• The first cup was the Sanctification cup – Set apart.
  • The second cup was the Deliverance cup – Lord’s deliverance from Egypt.
  • The third cup was the Redemption cup – Propitiation of our sins.
  • The fourth cup was the Elijah cup – Our Lord did not drink from this cup, because it signifies His return.

Our Lord specifically chose the third cup, which spoke to His purchase of our sins (Redemption), so that we would not have to pay for our Sins.

He paid the price once and for all.

Gen 40:11 is the first mention of cup in Scripture.

Joseph was in prison and was interpreting the dream of a fellow prisoner, where the cup meant the prisoner would be restored back to his former position in the king’s house.

This is an analogy for us as we receive the cup in remembrance of our restoration to the former position of Adam who was in union with Christ prior to his fall.

Redemption brings about restoration.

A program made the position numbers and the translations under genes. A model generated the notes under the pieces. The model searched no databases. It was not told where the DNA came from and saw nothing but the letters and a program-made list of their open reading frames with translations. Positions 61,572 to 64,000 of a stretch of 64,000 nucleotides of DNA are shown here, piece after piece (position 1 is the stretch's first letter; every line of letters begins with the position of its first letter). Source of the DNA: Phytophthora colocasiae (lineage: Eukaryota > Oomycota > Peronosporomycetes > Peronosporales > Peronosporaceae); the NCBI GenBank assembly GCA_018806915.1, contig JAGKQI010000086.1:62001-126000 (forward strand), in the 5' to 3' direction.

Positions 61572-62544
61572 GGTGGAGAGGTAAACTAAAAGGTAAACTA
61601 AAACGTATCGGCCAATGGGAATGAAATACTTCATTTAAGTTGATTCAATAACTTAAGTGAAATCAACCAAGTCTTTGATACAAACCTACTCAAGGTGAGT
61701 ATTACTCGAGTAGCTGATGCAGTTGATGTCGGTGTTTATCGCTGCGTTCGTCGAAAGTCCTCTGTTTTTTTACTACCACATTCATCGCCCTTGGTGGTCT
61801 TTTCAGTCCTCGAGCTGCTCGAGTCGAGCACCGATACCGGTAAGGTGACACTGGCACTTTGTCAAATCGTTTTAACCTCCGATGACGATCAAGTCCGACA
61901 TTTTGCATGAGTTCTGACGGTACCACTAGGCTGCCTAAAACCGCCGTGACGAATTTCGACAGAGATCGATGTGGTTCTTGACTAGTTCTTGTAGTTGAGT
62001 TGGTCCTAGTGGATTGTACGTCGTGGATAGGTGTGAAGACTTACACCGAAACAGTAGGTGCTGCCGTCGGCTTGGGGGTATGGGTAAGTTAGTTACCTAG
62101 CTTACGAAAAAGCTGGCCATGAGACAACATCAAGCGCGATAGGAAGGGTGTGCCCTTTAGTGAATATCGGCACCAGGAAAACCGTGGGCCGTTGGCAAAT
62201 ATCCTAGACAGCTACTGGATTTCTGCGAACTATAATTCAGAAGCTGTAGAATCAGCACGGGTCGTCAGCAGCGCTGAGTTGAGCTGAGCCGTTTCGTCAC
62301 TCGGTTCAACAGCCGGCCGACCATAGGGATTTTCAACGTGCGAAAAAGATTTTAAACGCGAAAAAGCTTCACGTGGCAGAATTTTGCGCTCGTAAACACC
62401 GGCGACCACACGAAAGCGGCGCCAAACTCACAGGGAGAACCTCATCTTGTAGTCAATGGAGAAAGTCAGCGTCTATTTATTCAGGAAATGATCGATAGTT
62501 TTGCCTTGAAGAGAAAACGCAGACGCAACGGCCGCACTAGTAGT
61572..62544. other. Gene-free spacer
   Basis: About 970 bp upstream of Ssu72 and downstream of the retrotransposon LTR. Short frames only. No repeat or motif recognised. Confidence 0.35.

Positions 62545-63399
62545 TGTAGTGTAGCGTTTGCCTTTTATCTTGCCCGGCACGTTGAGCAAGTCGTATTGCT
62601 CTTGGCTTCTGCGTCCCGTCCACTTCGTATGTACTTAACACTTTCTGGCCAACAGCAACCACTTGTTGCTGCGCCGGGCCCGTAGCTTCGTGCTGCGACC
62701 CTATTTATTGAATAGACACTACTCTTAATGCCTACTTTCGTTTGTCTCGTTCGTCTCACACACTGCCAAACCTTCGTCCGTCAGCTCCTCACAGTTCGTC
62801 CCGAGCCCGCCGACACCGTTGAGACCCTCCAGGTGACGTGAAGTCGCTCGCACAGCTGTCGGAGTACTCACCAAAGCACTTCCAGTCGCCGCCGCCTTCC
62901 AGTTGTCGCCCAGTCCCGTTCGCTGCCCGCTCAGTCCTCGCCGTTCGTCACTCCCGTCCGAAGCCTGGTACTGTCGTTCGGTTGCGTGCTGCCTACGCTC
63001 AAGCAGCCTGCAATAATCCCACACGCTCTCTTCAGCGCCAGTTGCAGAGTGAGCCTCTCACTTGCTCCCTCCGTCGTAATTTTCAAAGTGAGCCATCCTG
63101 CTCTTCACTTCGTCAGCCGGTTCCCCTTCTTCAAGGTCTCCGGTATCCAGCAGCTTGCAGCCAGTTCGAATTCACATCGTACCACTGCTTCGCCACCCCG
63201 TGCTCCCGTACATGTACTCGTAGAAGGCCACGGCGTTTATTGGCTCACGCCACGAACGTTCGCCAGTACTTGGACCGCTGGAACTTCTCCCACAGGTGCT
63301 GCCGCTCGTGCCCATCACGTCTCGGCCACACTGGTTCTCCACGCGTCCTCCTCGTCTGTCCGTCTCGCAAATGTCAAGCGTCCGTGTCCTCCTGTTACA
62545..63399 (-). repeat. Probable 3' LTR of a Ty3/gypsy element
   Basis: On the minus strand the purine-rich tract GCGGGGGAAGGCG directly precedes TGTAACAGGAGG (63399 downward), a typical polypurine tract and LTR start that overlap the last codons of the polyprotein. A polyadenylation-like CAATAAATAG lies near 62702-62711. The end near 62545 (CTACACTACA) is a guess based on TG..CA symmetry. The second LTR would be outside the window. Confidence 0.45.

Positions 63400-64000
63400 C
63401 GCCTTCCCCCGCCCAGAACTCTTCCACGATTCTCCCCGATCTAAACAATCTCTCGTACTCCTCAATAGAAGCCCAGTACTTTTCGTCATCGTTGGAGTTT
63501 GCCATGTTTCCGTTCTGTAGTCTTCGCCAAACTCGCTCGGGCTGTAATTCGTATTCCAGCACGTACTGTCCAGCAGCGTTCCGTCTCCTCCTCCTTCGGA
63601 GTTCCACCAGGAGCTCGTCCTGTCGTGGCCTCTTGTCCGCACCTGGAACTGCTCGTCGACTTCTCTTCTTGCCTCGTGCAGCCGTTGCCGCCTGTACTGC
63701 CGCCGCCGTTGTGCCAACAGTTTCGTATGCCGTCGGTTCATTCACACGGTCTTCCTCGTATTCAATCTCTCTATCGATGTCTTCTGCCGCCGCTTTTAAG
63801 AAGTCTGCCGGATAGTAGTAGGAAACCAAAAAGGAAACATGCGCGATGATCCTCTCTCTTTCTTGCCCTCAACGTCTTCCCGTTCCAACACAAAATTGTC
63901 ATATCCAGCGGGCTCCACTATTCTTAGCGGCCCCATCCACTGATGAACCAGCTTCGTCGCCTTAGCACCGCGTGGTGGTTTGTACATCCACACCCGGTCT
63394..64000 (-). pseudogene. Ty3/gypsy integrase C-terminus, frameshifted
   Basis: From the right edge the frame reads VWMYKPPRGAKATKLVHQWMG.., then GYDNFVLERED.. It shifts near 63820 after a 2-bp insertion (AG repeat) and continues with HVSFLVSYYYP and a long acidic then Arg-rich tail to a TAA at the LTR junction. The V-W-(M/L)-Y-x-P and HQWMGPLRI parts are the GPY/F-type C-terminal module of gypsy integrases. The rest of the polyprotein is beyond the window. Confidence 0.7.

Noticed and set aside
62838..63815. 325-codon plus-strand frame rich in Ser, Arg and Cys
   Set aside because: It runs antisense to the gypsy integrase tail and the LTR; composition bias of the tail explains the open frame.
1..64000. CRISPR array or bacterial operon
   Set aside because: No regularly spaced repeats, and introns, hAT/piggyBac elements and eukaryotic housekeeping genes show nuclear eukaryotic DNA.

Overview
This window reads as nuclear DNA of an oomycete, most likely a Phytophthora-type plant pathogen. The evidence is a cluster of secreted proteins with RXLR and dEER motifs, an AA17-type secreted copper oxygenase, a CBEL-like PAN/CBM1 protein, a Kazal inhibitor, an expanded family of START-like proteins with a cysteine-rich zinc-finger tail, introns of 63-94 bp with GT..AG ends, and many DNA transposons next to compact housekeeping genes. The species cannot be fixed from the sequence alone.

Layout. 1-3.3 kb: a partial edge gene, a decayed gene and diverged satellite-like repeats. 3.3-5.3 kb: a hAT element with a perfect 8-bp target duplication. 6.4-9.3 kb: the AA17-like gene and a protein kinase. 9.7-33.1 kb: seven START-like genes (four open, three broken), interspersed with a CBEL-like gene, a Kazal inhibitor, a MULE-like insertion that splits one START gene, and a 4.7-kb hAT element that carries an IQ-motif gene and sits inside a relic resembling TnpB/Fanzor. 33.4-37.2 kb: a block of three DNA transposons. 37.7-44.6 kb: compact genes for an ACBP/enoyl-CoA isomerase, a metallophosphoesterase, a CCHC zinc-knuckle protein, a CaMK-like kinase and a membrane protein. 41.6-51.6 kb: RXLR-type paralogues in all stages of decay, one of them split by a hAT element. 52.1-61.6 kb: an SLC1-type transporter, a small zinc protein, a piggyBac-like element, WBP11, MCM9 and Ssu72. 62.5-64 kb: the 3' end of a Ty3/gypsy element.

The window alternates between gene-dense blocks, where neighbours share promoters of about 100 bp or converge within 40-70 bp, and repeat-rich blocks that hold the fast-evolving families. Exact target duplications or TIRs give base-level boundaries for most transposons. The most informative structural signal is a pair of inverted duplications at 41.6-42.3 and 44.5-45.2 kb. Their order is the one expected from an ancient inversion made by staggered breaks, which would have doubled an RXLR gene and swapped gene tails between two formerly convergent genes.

And what was in the cup?  Wine or better noted – grape juice.

For grape juice to become wine, it must go through a process called fermentation.

Fermentation is also an analogy of sin, so therefore this wine had to be without sin and had to be prior to the fermentation process, that is, it had to be grape juice.

But the important point is that in order to get grape juice, you have to take fully ripened fruit and crush it and strain it out to obtain the juice/wine.

Again, we see our Lord was crushed for our benefit.

Isa 53:3 “He was crushed for our sins…and by His scourging we are healed.”

Our Lord then said something very interesting about this cup and what was in it.

He said the cup was a New Covenant in His blood.

A covenant is a peace treaty or a life insurance contract.

This cup represented a peace made between God and man, which guarantees man eternal life.

Heb 9:15 “For this reason He is the mediator of a new covenant, so that, since a death has taken place for the redemption of the sins…. those who have been called may receive the promise of the eternal inheritance.”